The ideal situation for any property investor is to keep their property(ies) filled with good, long-term tenants. In case you missed it, we outlined some good ways of doing this here. However, at times, this simply isn’t plausible, especially if your tenants are relocating or they need somewhere bigger / smaller to live.
If your tenants are planning to leave, or are likely to leave in the next few months, there are two key things to remember:
1. Keep your turnaround short.
A good relationship with your tenants should mean that you have some advance notice of their plans. If so, spring into action immediately:
A. Determine what repairs and renovations will be needed (if any) and get these plans in order. A good relationship with your departing tenants may pay off here: would they be willing to let you assess or even start work on the property before they leave?
B. If you work with an agent, ask them to start mentioning the property to prospective tenants immediately, even if it may not be available for some time. The properties that they are currently considering may fall through, or they may well know other people moving into the same area in a few weeks’ time.
C. If you work independently, start advertising as soon as you can. It’s also worth speaking to your departing tenants – they will likely be able to recommend your property to their friends and contacts, and they are likely to look after your property in a similar manner. It may even be worth offering a cash incentive!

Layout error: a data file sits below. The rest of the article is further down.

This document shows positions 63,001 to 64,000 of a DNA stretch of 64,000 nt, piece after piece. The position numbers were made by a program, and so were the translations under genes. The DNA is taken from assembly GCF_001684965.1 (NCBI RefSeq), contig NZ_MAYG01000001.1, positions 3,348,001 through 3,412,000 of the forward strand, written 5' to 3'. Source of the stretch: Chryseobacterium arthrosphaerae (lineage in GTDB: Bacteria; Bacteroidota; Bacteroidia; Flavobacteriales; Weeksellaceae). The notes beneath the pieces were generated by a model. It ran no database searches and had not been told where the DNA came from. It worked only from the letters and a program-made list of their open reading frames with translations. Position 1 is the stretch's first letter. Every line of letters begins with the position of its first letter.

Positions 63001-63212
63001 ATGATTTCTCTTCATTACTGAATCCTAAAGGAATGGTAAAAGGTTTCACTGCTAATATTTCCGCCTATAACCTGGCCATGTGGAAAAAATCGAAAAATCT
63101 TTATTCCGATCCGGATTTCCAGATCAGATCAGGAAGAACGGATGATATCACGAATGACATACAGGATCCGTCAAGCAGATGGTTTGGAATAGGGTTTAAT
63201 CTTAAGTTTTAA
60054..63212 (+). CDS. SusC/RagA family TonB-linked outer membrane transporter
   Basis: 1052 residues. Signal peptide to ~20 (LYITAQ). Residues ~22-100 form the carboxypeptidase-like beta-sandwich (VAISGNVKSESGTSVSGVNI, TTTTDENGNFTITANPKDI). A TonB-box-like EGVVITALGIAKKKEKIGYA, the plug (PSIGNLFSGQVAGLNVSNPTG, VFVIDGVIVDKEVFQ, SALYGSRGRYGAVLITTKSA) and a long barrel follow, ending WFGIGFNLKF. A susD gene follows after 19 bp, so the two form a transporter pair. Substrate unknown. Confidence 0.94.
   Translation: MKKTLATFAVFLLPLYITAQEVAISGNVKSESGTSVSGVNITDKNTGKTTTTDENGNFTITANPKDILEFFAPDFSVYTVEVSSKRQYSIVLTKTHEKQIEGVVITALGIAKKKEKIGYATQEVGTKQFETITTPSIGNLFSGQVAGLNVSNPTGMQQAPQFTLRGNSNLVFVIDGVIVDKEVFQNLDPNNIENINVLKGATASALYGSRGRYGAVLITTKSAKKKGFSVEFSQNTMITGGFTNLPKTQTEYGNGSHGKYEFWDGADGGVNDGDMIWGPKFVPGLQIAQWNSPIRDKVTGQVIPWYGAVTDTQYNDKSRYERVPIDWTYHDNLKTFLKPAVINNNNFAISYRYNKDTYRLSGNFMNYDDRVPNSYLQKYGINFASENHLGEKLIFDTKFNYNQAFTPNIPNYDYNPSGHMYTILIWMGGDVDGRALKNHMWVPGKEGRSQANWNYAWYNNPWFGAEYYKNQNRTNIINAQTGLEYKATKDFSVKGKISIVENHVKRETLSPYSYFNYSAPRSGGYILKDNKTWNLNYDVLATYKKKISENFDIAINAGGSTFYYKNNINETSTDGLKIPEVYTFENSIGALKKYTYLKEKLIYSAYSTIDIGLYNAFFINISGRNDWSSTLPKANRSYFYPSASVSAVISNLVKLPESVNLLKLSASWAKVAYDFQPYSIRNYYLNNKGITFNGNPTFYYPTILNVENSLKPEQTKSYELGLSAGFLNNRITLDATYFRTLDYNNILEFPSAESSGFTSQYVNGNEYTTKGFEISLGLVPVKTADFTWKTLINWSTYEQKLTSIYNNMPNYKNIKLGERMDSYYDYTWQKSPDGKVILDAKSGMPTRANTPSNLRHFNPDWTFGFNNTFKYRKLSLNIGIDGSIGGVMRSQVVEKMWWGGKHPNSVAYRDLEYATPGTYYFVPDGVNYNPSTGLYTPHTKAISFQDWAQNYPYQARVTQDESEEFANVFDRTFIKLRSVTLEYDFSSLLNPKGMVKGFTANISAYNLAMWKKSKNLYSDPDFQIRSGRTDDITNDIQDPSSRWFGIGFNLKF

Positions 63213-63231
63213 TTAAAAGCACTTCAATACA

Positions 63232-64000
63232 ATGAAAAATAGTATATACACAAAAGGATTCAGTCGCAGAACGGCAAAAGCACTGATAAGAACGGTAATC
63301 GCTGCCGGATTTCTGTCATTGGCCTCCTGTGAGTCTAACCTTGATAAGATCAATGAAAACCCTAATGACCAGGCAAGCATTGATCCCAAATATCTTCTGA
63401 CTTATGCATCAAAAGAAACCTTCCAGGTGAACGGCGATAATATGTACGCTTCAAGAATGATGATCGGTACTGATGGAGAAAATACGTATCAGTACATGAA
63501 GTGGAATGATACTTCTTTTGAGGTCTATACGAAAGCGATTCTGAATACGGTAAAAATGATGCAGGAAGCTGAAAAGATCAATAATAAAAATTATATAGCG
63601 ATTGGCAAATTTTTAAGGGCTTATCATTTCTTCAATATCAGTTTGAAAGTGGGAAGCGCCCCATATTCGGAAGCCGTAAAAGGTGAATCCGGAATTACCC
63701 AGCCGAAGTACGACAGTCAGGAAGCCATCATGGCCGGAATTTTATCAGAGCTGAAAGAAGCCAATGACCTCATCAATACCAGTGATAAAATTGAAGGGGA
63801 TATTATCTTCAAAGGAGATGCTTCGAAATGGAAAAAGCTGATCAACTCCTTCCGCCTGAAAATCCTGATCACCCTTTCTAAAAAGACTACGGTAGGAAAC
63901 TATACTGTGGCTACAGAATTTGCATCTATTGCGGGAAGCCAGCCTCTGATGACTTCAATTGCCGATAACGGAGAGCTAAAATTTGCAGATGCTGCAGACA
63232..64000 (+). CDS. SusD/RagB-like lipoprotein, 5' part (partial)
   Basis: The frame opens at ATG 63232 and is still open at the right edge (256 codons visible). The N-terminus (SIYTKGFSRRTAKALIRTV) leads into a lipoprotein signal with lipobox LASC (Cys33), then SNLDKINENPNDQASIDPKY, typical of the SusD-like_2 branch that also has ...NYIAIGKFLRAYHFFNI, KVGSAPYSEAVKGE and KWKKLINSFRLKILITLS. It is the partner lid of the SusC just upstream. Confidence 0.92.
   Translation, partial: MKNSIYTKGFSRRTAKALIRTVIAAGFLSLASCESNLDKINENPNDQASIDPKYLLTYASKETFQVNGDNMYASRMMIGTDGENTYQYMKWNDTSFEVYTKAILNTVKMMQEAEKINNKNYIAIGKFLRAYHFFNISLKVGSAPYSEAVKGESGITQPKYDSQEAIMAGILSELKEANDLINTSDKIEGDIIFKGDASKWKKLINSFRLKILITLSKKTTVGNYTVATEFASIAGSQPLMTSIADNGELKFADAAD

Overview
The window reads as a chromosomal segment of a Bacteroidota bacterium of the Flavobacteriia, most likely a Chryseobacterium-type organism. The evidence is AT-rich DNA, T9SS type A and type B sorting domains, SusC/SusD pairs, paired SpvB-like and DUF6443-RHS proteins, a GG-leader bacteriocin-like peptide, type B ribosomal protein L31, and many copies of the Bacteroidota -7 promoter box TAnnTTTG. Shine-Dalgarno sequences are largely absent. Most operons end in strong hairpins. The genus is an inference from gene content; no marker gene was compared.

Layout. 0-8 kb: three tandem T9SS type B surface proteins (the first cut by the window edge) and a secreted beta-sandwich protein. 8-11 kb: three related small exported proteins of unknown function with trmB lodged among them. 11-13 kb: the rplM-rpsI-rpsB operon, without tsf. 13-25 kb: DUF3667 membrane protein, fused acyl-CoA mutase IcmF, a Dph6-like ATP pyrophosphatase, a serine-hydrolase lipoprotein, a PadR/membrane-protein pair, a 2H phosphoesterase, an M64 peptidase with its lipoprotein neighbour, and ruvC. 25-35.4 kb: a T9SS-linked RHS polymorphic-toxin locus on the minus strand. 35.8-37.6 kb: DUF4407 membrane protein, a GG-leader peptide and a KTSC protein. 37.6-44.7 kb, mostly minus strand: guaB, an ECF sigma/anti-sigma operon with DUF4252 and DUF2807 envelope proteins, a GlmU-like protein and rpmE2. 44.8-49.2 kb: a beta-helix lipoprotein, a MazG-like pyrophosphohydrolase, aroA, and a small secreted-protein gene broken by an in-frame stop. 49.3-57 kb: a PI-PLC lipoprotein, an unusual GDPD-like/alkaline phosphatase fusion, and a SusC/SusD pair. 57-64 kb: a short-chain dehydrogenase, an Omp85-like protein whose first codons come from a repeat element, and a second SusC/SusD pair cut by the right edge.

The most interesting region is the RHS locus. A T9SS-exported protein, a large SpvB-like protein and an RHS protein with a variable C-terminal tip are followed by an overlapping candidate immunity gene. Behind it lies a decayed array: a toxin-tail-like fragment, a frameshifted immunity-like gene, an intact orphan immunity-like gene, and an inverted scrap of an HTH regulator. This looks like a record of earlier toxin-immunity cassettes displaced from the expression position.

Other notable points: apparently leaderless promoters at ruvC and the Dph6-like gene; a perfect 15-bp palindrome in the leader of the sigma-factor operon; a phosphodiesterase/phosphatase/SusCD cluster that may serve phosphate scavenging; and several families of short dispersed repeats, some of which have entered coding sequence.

When it comes to tenant turnarounds, time is money … so keep it short!
2. Think about your price.
It’s difficult to let something go cheaply, especially if it’s worth a lot. But remember: every month without rent is 8.3% of your annual revenue lost.
In other words, you’re better off dropping the rent by 5% if it helps to find a 12-month tenant one-month quicker. Or by 10% if it saves you a two-month wait. There is always demand for property – in any neighbourhood – as long as it’s priced competitively. Find the right figure, and you should be sought after.
Of course, rent can’t always go down, or even remain the same – it sometimes needs to go up. At Open Door, we understand more than anyone the importance of meeting market demand so our next blog will offer advice on increasing rent and, more importantly, how to present this to your tenants.